• Why is there a sudden push from the left to ” de-militarize” police forces? The concept of “militarizing” police was born in the 60’s when the first SWAT teams were created. The real test (where LAPD passed with flying colors) was the early 70’s shoot out with SLA terrorists and LAPD SWAT that resulted in 6 dead and no injured officers. The North Hollywood shoot out showed the necessity of military type weapons when LAPD had to commandeer weapons from a local gun store to level the playing field. For the past 40 some years, both LAPD and LASD units have been “big winners in the world of combat gear distribution” and have used that equipment thousands of times to save countless numbers of innocent lives. I just can’t see anything negative in this.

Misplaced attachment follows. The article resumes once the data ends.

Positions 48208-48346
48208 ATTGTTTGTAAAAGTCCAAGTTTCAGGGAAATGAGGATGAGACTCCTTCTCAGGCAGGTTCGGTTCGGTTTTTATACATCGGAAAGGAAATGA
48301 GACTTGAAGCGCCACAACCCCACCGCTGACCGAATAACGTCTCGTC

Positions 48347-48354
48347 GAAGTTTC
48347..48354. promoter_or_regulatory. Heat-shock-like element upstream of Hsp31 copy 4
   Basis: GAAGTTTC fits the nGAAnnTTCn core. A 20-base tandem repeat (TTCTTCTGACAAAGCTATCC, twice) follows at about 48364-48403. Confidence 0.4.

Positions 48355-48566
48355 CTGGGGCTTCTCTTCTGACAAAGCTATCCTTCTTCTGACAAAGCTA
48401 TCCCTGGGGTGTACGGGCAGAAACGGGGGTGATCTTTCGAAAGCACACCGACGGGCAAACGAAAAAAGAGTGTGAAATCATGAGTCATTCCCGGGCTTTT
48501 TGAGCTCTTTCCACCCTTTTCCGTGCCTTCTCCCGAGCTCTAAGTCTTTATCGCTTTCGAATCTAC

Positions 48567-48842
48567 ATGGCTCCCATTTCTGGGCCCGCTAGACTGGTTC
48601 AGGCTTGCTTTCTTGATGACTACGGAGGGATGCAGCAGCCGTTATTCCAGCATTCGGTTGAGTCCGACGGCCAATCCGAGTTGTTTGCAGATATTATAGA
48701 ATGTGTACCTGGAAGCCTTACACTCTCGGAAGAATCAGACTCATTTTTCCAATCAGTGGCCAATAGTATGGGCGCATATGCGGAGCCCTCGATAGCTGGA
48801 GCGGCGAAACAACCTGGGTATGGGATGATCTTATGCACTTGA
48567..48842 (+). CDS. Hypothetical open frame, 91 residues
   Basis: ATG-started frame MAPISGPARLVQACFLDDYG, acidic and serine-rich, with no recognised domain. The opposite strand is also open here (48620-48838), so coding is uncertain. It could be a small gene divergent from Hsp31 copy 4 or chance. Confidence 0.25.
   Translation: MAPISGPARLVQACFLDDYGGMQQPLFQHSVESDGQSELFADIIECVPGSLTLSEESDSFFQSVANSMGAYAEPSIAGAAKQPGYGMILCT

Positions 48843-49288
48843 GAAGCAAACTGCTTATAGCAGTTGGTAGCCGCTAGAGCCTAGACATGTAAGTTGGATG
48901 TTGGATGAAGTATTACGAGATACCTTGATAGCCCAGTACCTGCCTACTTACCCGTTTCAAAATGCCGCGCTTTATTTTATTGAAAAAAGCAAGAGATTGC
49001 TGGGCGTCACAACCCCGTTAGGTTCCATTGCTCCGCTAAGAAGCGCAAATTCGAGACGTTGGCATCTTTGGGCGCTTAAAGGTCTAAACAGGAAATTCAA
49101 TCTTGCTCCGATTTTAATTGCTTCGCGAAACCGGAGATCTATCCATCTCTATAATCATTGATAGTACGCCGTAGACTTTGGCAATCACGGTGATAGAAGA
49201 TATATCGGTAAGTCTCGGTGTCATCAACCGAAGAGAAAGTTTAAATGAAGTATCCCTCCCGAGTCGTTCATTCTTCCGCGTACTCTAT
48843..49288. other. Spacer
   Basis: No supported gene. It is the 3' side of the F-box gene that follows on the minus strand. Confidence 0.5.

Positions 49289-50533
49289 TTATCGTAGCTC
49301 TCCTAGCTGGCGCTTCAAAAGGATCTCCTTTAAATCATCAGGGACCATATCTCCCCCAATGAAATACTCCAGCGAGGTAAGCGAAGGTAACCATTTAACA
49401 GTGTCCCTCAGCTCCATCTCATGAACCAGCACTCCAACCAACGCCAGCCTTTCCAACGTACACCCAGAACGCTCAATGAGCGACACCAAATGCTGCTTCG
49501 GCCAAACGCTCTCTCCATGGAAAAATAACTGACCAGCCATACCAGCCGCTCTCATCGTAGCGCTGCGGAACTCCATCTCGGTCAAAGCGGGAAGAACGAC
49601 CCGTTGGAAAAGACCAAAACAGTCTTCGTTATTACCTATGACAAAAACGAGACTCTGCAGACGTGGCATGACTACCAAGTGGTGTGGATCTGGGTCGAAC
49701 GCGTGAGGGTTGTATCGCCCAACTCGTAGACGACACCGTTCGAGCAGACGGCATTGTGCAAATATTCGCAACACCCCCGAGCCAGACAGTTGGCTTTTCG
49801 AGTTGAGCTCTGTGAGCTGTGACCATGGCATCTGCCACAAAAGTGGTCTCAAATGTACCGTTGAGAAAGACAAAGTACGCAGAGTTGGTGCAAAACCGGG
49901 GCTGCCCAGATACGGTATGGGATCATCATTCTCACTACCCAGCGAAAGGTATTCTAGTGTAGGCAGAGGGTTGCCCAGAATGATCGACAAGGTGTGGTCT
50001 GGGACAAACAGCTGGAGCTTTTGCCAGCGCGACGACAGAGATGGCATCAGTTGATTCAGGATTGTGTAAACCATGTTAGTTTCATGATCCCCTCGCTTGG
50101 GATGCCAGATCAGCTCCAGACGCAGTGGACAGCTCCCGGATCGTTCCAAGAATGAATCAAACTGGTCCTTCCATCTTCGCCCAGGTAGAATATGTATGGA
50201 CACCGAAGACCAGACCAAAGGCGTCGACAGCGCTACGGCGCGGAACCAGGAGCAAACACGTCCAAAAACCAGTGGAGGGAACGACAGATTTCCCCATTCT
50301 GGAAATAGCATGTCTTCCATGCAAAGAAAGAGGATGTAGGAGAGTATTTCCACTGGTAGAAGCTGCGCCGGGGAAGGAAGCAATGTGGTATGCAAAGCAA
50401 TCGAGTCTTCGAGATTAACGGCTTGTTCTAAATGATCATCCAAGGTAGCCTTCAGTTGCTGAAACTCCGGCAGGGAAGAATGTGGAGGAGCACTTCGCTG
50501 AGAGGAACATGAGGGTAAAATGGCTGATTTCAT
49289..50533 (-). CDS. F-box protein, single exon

Why do liberal’s want police to go backwards, by taking away necessary equipment that will put police agencies at a disadvantage and place innocent lives at danger? Simply because some equipment looks intimidating? Really? The POTUS himself is protected by Secret Service and supporting police agencies that have the finest, modern military hardware wherever he goes. Hypocrisy, anyone?

    BTW a “bayonet” is nothing more than a knife that can be attached to the muzzle of a rifle. So, does this mean cops shouldn’t have knives either? How about no guns too? What’s the point of this article?
    The Liberal mindset is very strange, twisted and dangerous.

  • #4: Military bayonet training means going for the adversary’s throat while screaming at him so as to lower has guard, and that’s not what the Liberals want cops doing to the general public. It’s not the bayonet; it’s the thought behind the bayonet–KILL!!!